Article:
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Louisville, KY Information
Louisville is the largest city in the Commonwealth of Kentucky and the 28th most populous city in the United States. It is the state’s only designated first-class city. Louisville is the historical seat and, since 2003, the nominal seat of Jefferson County.
Lousville was founded in 1778 by George Rogers Clark and is named after King Louis XVI of France, making Louisville one of the oldest cities west of the Appalachian Mountains. Sited beside the Falls of the Ohio, the only major obstruction to river traffic between the upper Ohio River and the Gulf of Mexico, the settlement first grew as a portage site. It was the founding city of the Louisville and Nashville Railroad, which grew into a 6,000-mile (9,700 km) system across 13 states. Today the city is known as the home of the Kentucky Derby, Kentucky Fried Chicken, the University of Louisville and its Louisville Cardinals athletic teams, Louisville Slugger baseball bats, and three of Kentucky’s six Fortune 500 companies. Its main airport is also the site of UPS’s worldwide air hub.
Since 2003, Louisville’s borders have been coterminous with those of Jefferson County because of a city-county merger. The official name of this consolidated city-county government is the Louisville/Jefferson County Metro Government, with Louisville Metro used for short. Despite the merger and renaming, the term “Jefferson County” continues to be used in some contexts in reference to Louisville Metro, particularly including the incorporated cities outside the “balance” which make up Louisville proper. The city’s total consolidated population as of the 2013 census estimate was 756,832. However, the balance total of 609,893 excludes other incorporated places and semi-autonomous towns within the county and is the population listed in most sources and national rankings.
The Louisville-Jefferson County, KY-IN Metropolitan Statistical Area (MSA), sometimes also referred to as Kentuckiana, includes Louisville-Jefferson County and twelve surrounding counties, eight in Kentucky and four in Southern Indiana. As of 2013, the MSA had a population of 1,262,261, ranking 43rd nationally.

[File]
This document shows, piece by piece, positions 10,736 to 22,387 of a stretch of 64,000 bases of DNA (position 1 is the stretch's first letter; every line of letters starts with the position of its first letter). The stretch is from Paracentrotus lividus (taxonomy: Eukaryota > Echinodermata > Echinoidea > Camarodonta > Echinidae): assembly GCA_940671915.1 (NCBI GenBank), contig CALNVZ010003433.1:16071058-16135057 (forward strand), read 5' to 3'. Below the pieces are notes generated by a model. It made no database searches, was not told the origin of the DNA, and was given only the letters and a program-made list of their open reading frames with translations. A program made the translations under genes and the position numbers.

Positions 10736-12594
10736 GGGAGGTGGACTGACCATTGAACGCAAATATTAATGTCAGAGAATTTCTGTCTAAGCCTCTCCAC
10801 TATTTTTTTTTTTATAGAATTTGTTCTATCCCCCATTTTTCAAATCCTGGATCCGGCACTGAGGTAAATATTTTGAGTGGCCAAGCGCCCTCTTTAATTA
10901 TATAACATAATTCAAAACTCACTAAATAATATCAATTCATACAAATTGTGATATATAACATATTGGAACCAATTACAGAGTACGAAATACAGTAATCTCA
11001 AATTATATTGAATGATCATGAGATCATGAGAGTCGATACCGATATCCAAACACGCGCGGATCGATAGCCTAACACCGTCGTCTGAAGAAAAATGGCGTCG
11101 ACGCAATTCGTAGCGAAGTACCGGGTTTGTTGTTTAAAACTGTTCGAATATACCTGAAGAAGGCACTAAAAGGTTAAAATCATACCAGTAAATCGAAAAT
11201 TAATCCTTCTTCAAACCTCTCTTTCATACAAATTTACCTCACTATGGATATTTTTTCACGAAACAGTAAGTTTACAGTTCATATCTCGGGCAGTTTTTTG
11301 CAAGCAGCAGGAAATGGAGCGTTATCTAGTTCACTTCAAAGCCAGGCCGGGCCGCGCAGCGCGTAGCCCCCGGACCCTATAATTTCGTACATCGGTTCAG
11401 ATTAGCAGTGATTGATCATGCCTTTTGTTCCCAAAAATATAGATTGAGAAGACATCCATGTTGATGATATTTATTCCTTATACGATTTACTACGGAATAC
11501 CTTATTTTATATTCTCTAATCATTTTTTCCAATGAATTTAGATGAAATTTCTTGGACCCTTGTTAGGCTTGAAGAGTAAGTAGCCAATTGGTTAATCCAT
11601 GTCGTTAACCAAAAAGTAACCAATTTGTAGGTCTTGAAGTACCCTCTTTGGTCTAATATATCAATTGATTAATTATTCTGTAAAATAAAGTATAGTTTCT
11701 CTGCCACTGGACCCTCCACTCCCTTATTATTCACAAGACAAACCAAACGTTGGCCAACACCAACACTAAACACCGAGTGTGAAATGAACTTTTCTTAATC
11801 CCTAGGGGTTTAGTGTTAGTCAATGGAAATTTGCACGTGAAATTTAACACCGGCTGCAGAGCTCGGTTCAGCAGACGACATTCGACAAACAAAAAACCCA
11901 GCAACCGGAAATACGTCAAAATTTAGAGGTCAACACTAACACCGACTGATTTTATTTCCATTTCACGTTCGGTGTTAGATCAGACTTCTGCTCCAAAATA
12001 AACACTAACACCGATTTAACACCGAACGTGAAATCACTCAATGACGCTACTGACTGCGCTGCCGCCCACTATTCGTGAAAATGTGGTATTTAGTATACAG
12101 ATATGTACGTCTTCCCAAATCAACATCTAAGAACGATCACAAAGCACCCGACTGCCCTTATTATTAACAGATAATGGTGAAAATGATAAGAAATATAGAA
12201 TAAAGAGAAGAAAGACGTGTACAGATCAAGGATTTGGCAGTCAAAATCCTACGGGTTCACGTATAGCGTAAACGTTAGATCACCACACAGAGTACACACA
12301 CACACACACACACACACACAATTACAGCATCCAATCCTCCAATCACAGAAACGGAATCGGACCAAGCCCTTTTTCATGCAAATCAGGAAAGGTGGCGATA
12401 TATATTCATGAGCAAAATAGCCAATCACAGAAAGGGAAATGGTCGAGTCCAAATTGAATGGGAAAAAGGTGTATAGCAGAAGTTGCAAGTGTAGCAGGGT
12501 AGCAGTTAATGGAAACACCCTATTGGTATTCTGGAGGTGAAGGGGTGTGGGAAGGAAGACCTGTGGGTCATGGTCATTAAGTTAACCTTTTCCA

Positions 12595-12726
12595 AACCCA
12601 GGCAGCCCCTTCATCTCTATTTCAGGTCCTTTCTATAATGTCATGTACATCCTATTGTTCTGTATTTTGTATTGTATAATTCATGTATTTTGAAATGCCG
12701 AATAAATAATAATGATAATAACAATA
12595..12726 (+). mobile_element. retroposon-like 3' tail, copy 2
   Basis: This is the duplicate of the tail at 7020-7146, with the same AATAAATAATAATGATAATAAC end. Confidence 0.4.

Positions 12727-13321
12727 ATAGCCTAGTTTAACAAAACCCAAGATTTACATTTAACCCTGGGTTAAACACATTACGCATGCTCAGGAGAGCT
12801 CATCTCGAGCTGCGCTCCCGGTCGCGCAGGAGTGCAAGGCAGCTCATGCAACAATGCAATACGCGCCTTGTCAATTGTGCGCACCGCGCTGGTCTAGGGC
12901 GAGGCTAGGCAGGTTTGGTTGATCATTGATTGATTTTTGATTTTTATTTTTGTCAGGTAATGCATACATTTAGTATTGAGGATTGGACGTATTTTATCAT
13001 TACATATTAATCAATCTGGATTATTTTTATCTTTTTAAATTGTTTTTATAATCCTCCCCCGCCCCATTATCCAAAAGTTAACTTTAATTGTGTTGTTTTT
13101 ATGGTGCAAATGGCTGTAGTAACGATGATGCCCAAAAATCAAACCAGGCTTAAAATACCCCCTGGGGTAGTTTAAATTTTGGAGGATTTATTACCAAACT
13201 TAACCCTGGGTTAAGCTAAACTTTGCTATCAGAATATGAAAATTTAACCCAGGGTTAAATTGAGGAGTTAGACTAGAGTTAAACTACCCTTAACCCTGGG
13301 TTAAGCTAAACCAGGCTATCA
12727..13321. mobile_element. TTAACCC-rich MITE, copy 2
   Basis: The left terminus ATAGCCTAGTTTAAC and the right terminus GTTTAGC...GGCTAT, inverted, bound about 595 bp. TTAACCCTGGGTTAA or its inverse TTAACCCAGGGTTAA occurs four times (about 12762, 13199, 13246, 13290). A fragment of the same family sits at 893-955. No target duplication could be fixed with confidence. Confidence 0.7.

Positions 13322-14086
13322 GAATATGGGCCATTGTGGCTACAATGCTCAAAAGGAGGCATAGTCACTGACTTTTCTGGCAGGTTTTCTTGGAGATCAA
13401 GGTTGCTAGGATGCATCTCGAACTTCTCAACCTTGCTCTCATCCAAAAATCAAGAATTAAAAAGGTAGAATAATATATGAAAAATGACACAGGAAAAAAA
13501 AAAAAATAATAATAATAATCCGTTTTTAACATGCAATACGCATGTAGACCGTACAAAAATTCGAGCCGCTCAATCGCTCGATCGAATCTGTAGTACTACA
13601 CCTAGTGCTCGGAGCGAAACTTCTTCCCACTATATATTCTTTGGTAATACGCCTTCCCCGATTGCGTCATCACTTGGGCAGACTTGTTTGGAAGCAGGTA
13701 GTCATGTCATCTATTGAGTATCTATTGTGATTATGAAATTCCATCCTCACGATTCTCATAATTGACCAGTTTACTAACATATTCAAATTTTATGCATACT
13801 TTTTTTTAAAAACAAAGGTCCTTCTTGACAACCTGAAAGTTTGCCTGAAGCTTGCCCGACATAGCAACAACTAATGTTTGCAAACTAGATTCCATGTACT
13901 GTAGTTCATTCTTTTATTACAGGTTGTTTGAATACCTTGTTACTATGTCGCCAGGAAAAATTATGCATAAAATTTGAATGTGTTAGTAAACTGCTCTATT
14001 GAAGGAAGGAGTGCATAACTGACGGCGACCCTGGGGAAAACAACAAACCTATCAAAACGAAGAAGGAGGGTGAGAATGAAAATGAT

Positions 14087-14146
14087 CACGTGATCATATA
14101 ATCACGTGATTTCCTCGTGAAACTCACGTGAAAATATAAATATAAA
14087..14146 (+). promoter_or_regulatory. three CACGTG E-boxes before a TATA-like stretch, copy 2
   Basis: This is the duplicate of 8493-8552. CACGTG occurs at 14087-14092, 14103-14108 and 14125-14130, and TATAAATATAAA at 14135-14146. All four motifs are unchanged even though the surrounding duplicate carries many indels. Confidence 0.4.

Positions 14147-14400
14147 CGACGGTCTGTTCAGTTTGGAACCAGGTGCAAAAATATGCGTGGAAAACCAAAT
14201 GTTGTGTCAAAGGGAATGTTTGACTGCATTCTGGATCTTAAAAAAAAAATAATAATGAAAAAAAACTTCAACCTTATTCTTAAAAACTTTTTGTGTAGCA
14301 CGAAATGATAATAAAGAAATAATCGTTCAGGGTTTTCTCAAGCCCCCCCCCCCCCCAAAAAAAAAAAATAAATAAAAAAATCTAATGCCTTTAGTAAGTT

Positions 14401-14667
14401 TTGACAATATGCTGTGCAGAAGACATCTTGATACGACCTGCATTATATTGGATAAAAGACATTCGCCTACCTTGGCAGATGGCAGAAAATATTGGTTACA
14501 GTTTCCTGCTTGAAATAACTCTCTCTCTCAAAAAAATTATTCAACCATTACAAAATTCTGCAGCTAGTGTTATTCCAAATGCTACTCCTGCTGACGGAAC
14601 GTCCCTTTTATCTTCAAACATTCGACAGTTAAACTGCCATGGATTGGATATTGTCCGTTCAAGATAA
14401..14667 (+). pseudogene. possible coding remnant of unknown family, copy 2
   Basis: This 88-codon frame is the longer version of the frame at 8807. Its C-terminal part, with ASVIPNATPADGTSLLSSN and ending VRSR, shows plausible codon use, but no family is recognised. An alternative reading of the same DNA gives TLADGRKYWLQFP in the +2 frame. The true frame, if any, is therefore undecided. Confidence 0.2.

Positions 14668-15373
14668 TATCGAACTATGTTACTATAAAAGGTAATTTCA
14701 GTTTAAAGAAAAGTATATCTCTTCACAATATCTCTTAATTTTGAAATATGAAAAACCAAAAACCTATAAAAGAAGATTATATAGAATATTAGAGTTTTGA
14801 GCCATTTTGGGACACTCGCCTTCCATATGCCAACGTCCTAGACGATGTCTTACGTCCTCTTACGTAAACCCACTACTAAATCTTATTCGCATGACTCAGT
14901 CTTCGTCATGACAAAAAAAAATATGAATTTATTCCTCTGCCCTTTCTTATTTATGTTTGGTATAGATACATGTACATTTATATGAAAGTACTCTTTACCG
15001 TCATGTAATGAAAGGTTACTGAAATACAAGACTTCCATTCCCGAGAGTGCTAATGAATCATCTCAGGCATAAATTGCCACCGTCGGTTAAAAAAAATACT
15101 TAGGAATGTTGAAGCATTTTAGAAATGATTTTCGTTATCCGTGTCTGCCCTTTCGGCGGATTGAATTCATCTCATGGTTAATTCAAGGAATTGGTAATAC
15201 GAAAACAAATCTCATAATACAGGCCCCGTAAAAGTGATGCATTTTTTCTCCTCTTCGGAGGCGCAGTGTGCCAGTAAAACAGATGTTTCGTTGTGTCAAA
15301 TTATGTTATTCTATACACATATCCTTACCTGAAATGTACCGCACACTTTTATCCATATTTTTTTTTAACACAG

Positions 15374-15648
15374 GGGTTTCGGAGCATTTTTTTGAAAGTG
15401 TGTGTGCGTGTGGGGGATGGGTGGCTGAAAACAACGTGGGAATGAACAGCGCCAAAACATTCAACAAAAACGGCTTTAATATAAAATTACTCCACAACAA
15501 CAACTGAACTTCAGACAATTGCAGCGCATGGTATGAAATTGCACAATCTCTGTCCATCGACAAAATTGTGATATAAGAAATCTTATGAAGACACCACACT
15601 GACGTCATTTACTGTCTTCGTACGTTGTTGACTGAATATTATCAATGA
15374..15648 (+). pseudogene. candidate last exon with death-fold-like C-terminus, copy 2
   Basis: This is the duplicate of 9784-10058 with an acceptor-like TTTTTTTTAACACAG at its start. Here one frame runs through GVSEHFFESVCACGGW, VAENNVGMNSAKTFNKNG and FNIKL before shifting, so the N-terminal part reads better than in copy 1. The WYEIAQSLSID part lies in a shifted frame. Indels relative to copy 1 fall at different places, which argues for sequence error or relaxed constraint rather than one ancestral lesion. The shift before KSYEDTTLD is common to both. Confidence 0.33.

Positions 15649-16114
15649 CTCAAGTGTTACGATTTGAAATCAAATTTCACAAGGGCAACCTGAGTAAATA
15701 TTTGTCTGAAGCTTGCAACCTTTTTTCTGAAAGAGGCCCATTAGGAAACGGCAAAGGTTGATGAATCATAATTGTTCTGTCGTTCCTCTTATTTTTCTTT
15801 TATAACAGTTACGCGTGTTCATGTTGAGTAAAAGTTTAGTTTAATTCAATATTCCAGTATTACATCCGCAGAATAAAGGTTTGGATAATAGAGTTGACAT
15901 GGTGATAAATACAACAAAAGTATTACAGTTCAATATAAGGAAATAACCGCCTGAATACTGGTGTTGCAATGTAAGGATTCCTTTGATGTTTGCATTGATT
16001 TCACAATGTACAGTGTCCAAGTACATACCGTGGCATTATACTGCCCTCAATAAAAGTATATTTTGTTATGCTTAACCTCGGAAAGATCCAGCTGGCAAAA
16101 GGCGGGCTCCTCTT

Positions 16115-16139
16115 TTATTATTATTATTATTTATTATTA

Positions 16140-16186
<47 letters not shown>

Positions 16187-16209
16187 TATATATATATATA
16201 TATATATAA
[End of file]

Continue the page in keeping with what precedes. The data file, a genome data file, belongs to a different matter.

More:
As of the 2010 census, Louisville Metro held a population of 741,096, while the “balance” area of Louisville proper included 597,337. Due to the city-county merger in 2003, the city’s population had greatly expanded from the pre-merger area of Louisville, which held only 245,315 people in 2007.
Louisville is the largest city in Kentucky, with 17.1% of the state’s total population as of 2010; the balance’s percentage was 13.8%. In 2010, over one-third of the population growth in Kentucky was in Louisville’s CSA counties.
The 2007 demographic breakdown for the entire Louisville Metro area was 74.8% White (71.7% non-Hispanic); 22.2% Black; 0.6% American Indian; 2.0% Asian; 0.1% Hawaiian or Pacific islander; 1.4% other; and 1.6% multiracial. 2.9% of the total population were identified as Hispanic of any race. During the same year, the area of pre-merger Louisville consisted 60.1% White; 35.2% Black; 1.9% Asian; 0.2% American Indian; and 3.0% other, with 2.4% identified as Hispanic of any race.
There were 287,012 households, out of which 29.6% had children under the age of 18 living with them, 45.2% were married couples living together, 14.7% had a female householder with no husband present and 36.2% were non-families. 30.5% of all households were made up of individuals and 10.3% had someone living alone who was 65 years of age or older. The average household size was 2.37 and the average family size was 2.97.
The age distribution is 24.3% under the age of 18, 8.9% from 18 to 24, 30.4% from 25 to 44, 22.8% from 45 to 64 and 13.5% who were 65 years of age or older. The median age was 37 years. For every 100 females there were 91.60 males. For every 100 females age 18 and over, there were 87.60 males.
The median income for a household is $39,457 and the median income for a family was $49,161. Males had a median income of $36,484 versus $26,255 for females. The per capita income for the county was $22,352. About 9.5% of families and 12.4% of the population were below the poverty line, including 18.1% of those under age 18 and 8.8% of those ages 65 or over.